AT&T refocuses on the enterprise

AT&T Corp. came charging back at enterprise customers with a spate of offerings at the ComNet show here today.

The Basking Ridge, New Jersey-based granddaddy telecom -- which has suffered its share of financial setbacks lately -- is the latest of the large carriers to espouse a renewed interest in enterprise offerings.

Specifically, AT&T unveiled a set of managed VOIP (voice over IP) services for businesses by bundling the offerings in the company's managed router services.

AT&T pitched the VOIP services -- along with new dedicated OC-48 Internet access, hosting bundles, and a managed PBX application geared at teleworkers -- as an "increasing focus on enterprise networking services."

The giant carrier's resurgence of interest in services that appeal to enterprises comes just as hard times are befalling its service provider customers.

Last year, service providers were the darlings of major trade shows such as ComNet. There larger telephone companies and major hardware vendors hustled to come out with products that up-and-coming service providers would use to build networks and offerings for small to mid-size businesses.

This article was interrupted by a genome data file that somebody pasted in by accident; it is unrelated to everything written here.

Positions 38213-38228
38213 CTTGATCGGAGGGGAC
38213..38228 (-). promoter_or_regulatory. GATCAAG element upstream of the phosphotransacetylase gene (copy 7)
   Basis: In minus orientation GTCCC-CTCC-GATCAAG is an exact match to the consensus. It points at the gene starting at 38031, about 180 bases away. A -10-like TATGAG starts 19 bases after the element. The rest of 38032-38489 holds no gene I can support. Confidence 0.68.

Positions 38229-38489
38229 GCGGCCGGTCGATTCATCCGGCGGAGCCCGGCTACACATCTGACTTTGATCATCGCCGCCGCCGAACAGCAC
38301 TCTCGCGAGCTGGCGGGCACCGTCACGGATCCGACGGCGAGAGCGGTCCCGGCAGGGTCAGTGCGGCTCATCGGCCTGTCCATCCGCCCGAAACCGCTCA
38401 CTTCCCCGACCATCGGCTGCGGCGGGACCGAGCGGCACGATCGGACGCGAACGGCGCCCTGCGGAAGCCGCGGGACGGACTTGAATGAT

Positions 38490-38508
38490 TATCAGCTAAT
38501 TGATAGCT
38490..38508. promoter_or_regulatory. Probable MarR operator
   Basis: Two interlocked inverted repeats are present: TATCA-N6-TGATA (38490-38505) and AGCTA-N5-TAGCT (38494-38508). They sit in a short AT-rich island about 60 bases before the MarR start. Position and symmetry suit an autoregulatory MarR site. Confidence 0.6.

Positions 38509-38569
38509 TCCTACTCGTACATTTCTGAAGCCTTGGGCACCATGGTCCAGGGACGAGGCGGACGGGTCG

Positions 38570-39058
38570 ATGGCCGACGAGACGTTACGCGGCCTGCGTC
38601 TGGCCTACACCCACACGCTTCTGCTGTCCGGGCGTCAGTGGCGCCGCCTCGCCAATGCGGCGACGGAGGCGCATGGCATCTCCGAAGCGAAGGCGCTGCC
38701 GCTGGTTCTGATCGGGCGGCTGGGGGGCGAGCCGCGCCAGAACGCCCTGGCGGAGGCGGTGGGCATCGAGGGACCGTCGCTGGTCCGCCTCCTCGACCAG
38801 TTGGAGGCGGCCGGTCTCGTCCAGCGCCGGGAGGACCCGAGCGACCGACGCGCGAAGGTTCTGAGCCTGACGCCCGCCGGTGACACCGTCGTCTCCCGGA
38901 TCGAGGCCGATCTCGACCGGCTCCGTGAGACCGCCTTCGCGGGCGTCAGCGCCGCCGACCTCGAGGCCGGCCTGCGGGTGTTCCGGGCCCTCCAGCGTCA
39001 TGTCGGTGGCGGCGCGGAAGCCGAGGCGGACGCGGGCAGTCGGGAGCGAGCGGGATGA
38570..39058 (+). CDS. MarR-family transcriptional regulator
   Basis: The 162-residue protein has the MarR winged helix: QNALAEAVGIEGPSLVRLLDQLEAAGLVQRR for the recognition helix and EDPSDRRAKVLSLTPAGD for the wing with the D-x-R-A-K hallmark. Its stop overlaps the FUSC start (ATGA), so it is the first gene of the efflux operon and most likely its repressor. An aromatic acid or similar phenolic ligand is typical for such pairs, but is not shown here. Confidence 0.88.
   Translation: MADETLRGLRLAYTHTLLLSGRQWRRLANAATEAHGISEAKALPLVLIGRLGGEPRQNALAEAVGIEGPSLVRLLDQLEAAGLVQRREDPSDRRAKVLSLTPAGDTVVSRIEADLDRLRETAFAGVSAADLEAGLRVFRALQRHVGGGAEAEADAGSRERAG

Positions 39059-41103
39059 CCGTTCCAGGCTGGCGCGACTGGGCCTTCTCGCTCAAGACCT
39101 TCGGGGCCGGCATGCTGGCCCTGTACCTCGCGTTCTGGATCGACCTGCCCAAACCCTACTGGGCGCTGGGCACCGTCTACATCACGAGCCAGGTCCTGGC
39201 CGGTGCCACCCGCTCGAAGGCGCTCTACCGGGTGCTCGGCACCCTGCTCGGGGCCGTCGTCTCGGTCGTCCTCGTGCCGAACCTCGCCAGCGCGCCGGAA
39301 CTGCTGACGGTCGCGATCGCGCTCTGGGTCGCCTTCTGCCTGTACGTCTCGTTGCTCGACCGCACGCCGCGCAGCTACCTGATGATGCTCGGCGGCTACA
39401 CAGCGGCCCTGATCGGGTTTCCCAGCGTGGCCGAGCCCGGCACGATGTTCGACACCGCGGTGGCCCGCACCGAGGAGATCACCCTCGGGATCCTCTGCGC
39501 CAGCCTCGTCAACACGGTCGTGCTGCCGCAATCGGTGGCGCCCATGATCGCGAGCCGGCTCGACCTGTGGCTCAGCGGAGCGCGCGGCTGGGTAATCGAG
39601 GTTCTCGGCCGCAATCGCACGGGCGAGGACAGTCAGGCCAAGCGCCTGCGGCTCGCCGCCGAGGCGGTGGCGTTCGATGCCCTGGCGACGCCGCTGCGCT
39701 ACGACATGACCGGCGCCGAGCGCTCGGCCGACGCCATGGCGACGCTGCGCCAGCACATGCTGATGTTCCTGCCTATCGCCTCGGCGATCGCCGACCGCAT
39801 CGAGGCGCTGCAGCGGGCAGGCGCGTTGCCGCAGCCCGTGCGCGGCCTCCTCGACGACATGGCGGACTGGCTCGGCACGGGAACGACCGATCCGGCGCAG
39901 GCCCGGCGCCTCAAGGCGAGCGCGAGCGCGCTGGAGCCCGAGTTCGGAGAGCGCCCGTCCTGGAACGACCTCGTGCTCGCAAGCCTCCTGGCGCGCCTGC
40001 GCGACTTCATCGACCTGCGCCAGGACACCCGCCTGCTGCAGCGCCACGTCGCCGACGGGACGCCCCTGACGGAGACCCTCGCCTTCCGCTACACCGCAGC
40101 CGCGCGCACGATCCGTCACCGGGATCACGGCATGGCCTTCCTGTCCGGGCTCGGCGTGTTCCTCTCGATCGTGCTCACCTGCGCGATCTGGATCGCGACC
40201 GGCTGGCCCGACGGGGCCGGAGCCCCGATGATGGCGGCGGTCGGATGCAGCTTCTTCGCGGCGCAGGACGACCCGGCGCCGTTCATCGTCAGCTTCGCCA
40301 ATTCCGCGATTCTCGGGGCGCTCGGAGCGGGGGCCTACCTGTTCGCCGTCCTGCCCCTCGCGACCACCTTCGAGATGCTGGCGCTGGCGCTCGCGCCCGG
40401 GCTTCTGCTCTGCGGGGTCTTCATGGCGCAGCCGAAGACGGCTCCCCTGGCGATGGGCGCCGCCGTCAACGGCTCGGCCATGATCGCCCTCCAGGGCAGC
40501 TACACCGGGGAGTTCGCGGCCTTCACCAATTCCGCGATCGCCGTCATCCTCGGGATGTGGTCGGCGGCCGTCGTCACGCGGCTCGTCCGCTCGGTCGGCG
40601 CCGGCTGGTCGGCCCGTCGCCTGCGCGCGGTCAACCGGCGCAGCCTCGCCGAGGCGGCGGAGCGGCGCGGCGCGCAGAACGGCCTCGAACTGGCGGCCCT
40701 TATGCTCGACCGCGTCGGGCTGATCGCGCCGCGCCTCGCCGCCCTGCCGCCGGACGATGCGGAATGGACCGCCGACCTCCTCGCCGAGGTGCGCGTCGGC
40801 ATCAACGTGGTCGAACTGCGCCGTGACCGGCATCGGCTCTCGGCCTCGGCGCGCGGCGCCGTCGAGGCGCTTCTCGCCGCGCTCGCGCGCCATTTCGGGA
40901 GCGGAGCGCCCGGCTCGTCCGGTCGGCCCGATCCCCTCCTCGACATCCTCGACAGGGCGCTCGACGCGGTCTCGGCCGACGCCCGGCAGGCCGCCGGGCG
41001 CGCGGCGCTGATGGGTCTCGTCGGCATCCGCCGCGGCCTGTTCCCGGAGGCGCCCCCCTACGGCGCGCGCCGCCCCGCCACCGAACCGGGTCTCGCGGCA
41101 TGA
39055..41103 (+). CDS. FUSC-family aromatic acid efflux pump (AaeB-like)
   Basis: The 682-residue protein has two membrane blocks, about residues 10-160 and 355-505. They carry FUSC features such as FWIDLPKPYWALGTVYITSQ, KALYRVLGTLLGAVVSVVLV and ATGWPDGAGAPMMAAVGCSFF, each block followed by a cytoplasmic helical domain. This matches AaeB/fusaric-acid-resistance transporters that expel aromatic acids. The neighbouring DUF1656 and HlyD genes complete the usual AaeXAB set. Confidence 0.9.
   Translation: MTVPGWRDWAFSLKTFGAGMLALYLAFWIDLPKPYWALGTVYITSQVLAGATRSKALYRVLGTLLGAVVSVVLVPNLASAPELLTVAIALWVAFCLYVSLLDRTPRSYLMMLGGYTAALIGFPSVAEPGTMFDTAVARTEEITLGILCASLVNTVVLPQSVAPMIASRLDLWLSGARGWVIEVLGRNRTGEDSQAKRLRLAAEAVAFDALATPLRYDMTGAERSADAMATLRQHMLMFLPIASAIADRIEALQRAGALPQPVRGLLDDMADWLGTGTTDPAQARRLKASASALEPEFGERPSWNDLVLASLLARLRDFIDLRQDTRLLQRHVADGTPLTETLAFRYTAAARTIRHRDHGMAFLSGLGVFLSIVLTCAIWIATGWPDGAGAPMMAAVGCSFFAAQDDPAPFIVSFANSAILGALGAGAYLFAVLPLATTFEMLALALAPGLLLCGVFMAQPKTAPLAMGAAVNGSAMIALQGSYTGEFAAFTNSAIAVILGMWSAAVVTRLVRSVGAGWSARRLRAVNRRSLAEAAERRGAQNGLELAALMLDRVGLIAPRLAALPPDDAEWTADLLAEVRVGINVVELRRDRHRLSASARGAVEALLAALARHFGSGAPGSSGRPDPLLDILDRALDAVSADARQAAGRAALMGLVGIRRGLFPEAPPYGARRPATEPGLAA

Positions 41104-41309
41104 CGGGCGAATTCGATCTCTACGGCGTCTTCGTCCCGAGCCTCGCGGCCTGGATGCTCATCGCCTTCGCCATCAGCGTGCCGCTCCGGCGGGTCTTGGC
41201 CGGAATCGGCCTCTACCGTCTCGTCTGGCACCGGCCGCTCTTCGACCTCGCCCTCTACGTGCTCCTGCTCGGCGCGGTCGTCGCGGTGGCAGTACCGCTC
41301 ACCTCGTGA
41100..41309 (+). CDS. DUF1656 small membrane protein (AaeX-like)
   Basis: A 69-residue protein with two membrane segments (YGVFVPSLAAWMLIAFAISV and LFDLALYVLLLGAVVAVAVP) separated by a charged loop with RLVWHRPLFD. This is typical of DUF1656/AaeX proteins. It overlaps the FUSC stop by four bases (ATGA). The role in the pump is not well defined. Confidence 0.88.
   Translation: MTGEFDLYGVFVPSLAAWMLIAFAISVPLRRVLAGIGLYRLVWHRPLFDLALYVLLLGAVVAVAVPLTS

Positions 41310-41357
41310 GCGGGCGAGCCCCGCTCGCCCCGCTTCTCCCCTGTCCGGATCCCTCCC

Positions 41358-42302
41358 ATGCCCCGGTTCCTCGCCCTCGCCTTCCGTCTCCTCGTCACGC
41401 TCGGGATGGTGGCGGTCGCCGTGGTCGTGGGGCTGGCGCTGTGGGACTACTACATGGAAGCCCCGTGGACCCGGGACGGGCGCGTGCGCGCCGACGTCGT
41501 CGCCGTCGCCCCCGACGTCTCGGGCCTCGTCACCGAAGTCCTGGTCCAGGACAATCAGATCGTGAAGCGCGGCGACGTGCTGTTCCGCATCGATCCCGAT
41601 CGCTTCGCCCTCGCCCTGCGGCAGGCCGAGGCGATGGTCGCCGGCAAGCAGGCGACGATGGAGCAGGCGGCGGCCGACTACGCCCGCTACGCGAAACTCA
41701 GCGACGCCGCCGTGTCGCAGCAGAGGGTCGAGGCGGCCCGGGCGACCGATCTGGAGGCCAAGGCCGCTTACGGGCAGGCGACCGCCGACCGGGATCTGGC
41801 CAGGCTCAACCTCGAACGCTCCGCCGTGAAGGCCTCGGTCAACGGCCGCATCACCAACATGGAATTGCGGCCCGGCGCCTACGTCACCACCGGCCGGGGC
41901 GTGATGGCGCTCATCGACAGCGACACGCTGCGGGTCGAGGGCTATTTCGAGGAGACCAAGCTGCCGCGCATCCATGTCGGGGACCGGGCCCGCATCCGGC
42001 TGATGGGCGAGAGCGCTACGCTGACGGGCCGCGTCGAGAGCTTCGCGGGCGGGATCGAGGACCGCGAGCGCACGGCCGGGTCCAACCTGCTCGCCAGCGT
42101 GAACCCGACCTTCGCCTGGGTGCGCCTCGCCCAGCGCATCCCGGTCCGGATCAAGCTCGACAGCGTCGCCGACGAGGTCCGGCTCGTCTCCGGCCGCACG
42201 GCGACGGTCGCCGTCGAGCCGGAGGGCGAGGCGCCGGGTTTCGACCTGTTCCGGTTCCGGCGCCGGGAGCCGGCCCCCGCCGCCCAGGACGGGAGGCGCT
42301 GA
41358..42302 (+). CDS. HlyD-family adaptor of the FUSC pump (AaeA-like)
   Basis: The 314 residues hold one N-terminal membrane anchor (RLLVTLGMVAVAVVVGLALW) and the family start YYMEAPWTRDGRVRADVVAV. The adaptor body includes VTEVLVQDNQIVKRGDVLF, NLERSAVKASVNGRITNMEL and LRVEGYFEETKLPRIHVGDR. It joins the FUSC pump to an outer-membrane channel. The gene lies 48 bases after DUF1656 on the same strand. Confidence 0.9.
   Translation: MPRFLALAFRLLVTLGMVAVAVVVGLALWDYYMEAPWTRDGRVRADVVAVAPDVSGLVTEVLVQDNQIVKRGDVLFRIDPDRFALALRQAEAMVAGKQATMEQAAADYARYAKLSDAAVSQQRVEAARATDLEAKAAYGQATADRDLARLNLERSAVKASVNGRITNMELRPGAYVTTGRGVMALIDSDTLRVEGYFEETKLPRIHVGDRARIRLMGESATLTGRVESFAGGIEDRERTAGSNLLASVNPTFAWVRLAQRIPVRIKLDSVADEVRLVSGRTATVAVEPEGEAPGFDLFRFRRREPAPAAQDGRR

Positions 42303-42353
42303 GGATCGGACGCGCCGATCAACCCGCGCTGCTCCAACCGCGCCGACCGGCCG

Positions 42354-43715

But now companies such as AT&T -- and WorldCom last week -- declared that they are now squarely back on the enterprise pitch.

With the entire telecommunications industry sagging financially, network hardware manufacturers also understand the importance of appealing to the larger business crowd.

For example, Lucent Technologies on Monday detailed an IP strategy designed to play to the survival instincts of many of its telecommunications service provider customers now desperate to appeal to larger business customers.

AT&T's voice-over-IP announcement is geared at enterprises such as Tower Automotive and NCR -- both beta customers that used the service through T1 connections and pre-configured routers to prioritize voice traffic in order to get necessary quality of service levels.

AT&T is offering the VOIP capability as a managed offering. In a related managed service push, AT&T debuted new SLAs (service level agreements) designed to get enterprise customers more interested in hosting scenarios.

A final AT&T announcement is aimed at enterprises now scurrying to outfit growing numbers of remote teleworkers. A new service, dubbed "Virtual Communications Services (VCS) for the Virtual Office," allows teleworkers to access corporate PBXs over the Internet.

VCS is another managed application that makes use of an IP-based VPN (virtual private network) connection to access a corporate PBX, letting the user take advantage of new soft phone applications

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